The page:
Tuesday, January 23rd 2018


 

• About Albert Cohen •

 

Albert Cohen (Corfu 1895 – Geneva 1981)

Albert Cohen, a lawyer, international civil servant and writer, very early on understood the importance of the spoken and written word, particularly in working for the observance of rights relating to human beings. When he was five he left the island of Corfu where he was born, and together with his parents emigrated to France, to Marseille where at the age of ten he experienced the rejection and humiliation suffered by a foreigner. These wounds fed into the literary and diplomatic work which he performed in London first, and then in Geneva. Albert Cohen “the diplomat” is far less familiar to the general public. However, his contribution in this sphere was just as great as what he achieved as the author of Book of My Mother and Belle du Seigneur (Her Lover), for which he was awarded received the Grand Prix du Roman de l'Académie Française in 1968). Based in London and attached to the diplomatic division of the International Labor Organization in Geneva, he was legal advisor to the Intergovernmental Committee for Refugees. In this capacity, he was given the remit to draw up the International Accord of October 15, 1946 pertaining to the protection of refugees, and notably the issuing of a travel document for refugees. This text was subsumed in the International Convention relating to the Status of Refugees adopted in Geneva on July 28, 1951, and is still in force today. The “quasi–luxurious” looking passport, which inspires the respect due to its bearer, was a real reason for Cohen to be proud of his achievement. This commitment to the fair implementation of the law for all, including foreigners who were the most vulnerable category, had already been expressed in such autobiographical works as: “Oh you, fellow human beings” (1972) and “Notebooks 78 (1979).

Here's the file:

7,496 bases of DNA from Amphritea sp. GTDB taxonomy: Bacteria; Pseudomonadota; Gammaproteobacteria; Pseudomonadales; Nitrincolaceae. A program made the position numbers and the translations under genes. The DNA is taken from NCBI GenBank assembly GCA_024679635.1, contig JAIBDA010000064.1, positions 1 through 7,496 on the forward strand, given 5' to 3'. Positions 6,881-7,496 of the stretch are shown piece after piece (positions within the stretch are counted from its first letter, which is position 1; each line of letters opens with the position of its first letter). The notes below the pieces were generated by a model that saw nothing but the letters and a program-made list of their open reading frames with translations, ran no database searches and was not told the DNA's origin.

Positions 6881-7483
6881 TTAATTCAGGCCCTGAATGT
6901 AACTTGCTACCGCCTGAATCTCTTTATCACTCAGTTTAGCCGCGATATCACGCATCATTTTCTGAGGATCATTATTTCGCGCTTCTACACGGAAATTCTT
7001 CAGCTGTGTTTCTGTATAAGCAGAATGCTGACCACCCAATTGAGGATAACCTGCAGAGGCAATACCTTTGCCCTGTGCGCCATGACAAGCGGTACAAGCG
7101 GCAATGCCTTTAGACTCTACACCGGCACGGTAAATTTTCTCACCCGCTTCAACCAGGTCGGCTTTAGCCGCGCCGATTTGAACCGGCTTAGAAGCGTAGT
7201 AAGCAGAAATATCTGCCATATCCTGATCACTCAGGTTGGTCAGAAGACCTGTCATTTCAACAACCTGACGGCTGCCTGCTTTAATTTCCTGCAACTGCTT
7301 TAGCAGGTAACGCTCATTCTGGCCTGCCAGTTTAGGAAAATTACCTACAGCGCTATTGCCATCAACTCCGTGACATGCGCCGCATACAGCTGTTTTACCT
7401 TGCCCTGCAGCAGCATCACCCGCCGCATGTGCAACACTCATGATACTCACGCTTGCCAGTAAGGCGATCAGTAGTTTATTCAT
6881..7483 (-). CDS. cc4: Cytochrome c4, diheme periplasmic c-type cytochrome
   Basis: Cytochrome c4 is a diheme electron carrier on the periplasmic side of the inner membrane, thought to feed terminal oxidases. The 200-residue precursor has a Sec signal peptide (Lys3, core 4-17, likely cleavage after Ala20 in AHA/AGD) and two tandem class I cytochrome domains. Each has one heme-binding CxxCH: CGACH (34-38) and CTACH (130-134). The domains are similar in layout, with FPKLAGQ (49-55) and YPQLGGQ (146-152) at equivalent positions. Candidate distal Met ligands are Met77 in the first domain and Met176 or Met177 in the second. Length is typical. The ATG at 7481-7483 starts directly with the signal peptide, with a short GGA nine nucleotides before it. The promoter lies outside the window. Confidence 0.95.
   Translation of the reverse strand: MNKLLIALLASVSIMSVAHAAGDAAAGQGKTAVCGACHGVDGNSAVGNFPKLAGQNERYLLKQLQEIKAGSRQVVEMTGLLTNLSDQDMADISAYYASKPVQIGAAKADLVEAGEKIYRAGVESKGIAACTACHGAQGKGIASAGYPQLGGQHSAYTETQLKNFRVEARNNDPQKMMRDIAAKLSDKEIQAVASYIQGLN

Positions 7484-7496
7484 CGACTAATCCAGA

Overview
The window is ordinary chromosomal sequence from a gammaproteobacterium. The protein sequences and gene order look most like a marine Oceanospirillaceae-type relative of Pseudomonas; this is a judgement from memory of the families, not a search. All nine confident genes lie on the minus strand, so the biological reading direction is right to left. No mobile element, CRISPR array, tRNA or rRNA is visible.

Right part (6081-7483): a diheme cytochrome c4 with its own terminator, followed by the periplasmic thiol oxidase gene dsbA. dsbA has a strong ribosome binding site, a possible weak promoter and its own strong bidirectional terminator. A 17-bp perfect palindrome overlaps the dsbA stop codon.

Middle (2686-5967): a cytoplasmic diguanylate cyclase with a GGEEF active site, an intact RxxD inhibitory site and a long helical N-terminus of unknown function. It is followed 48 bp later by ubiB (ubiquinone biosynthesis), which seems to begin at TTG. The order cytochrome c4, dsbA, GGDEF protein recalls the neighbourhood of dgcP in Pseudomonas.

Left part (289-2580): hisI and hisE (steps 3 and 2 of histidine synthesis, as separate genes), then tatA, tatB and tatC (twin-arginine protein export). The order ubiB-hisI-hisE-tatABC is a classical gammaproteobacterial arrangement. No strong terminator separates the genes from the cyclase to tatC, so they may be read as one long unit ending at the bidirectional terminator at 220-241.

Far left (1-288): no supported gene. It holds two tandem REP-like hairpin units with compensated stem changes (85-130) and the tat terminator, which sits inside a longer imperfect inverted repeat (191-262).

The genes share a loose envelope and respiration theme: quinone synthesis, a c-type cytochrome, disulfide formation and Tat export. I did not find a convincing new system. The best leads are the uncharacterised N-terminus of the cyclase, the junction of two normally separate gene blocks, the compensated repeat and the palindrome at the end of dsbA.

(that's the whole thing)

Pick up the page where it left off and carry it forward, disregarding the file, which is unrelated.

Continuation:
Extracts from the International Organization for Refugees conference (Geneva, January 1949)

 

Presentation to the Eligibility and Protection Commission. (Appendix to the Report.)

M. Albert Cohen, Director of the Protection Division

You are of course aware that under the terms of Article 2 of its bylaws, the IRO must guarantee the legal and political protection of refugees who fall within its domain. (…)

When the refugee is stateless, de jure or de facto (which is most often the case), he is subject to three handicaps:

The first handicap (…) derives from what the refugee is everywhere, wherever he is – a foreigner (and this is a condition which intrinsically always involves disadvantages). He does not have the ultimate recourse which is always available to the “normal” foreigner: to return to his native country. (…)

Second handicap: Not only is the refugee a foreigner everywhere, but in addition he is an unprotected foreigner. Unlike foreigners from a national State, he cannot have recourse to diplomatic and consular protection. There is no government behind him. Behind him, there is not the force, invisible and powerful, of a national collectivity. He is not one atom in a large social body. He is an ‘isolated individual' (…) 

Third handicap: This man, who is a foreigner everywhere – an unprotected foreigner, is most often a wretch, a human wreck. He lives under especially difficult physical and mental conditions. (…) He has no resources, and is unable to apply for various forms of assistance that a State provides for its nationals. In the past, he has personally experienced painful times. He has often suffered the loss of close family members. Sometimes he is the target of the suspicion and scorn that are so easily targeted at helpless and hapless foreigners. It is an undeniable fact of group psychology that the behavior of a native community differs depending on (…)

“If there is one human being who needs protection, it is truly the refugee. We are not a State…but everything that we can do, we shall do.”

Albert Cohen

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